The reality is, Black people are more impacted by this than any other group. And so, the only way we get out of this is through vaccination. I was just reading the news that the life expectancy for Black people is down by 2.7% from 2019 to 2020. And a big part of it is because of the COVID-19 disease. And so the only way— the only way — we get out of this is through vaccination.
Lewis-Thompson: What needs to happen in order to make the vaccination process more efficient?
Mensah: As you know, Pfizer, in essence distributes the vaccines to the government, and the government is responsible for making sure that it gets to people. So what we have been trying to do on our part is to ensure that we produce as much as possible because we know that the supply has been limited. And so there’s significant effort to try to increase throughput. And in fact, with our CEO and the president at our main site in Kalamazoo, it was announced that we could increase nearly double our productivity and increased throughput by twofold.
So from our end, I think what we can do is continue to improve on the process and get as much vaccine out there as possible. The other thing that came out, which is critical, at least from the supplier end as well, is the fact that right now, we have just recently submitted data that shows that our vaccine can be stored at regular freezer temperature at pharmacies. And so, that should really help in a significant way on the distribution of the vaccines to the government and to pharmacies.
Lewis-Thompson: The Biden administration has asked manufacturers to speed up their process, and you mentioned that Pfizer is doing so. How much more vaccine can the company produce in the coming months? And will that allow us to reach herd immunity by the summer?
Mensah: I believe Pfizer had supplied over 40 million doses of the vaccine to the government. Our hope is that by the end of March, we would have 120 million doses delivered. And by the end of May, we will have 200 million doses delivered. That is really two months ahead of our schedule. And so I think we’ve just signed another deal for another $100 million, and I’m sure that will follow soon after that. And so there’s been significant effort, really. I mean, I think we started off slow, but we’ve made significant improvements, to try to get as much out there as possible. So, you know, I’ve heard the government says, you know, between us and Moderna, I believe there should be about 600 million doses by July. And hopefully if all of that is used, it will lead towards getting us to a stage where this will not be an issue.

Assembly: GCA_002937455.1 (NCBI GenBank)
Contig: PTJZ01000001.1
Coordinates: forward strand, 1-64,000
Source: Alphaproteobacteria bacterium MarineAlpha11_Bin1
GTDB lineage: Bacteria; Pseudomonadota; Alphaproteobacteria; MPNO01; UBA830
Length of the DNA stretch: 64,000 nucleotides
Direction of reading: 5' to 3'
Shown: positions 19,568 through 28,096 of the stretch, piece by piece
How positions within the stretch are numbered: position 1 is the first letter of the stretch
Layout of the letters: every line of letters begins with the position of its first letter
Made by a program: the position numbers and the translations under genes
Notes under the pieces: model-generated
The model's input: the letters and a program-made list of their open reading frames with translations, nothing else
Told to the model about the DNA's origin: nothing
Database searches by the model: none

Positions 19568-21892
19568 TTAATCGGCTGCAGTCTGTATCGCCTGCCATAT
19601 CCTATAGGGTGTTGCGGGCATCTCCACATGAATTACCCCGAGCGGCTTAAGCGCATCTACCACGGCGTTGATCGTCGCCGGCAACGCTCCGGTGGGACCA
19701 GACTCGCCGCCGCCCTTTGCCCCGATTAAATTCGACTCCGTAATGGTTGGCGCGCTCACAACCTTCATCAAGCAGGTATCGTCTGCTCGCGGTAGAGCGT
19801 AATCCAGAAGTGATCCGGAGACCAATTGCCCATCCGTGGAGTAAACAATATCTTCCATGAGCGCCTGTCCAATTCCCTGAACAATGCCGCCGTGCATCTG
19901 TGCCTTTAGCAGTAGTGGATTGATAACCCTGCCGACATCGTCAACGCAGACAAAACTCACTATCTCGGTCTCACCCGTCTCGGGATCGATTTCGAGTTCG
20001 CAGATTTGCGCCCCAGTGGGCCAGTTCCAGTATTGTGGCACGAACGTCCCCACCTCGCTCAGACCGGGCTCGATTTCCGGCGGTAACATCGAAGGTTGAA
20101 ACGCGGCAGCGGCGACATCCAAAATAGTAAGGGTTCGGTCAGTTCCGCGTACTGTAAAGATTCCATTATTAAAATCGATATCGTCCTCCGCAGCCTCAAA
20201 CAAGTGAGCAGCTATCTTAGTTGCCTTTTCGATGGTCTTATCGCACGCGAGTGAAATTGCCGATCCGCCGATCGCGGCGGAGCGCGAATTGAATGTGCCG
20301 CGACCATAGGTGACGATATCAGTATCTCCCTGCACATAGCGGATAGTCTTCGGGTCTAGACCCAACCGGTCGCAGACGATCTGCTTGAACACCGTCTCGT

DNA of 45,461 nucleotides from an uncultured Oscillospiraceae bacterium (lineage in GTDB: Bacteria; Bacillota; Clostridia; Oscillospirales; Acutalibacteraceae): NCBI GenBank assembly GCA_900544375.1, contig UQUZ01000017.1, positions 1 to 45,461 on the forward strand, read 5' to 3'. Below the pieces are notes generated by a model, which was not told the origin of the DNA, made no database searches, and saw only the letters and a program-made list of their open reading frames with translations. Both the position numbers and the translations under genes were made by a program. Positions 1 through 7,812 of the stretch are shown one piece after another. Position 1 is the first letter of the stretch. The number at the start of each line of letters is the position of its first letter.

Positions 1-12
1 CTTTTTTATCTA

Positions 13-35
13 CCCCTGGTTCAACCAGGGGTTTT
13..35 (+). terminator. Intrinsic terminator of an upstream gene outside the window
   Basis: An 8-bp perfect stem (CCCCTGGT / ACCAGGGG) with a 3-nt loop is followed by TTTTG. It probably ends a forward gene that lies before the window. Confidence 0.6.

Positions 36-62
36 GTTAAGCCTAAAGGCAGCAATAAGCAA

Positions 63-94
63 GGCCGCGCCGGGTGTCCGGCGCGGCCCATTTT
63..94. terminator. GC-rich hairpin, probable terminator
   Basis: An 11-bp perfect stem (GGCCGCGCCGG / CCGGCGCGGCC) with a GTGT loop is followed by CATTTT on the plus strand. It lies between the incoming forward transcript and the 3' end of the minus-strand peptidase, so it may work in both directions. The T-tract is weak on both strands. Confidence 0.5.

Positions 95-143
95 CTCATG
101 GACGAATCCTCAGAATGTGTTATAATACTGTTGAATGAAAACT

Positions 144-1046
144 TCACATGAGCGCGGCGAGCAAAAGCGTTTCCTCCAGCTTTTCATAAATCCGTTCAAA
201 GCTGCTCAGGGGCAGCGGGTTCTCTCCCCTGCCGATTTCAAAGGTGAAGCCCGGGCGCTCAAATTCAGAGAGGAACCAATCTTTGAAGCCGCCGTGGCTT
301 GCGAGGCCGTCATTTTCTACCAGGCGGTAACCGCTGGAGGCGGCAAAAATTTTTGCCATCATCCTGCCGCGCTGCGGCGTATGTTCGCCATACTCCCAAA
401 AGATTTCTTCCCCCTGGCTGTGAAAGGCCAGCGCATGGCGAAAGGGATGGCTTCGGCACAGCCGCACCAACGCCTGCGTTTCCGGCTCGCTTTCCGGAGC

Lewis-Thompson: There have been some mutations already with the coronavirus. How effective is the existing vaccine against coronavirus mutations?
Mensah: Thus far, we have done some in vitro test tube studies with our vaccine against the South African variant and the UK variant. And in both cases, we’ve seen a really strong immune response towards that. And that makes us believe that our vaccine is likely to work against those two variants. Also, real-world data from Israel and from the UK seems to indicate that our vaccine is very effective against the UK variant. So we haven’t started formal studies yet. But you know, I think as our CEO and many of our leaders have stated before, we are really working to set the foundation, the groundwork such that if there is any strain of the virus that has mutated, that we will be ready to develop a new vaccine even faster than we did the first one to work against it.
Lewis-Thompson: How do you think you’ll look back on this moment in time, many years down the road?
Mensah: Years from now, many people will still be talking about the pandemic. And to be able to say that in your own little way, in your small part, you helped the world to get to a stage where we overcame this pandemic, I think that is the pinnacle of a career in my mind. That you helped make the world better.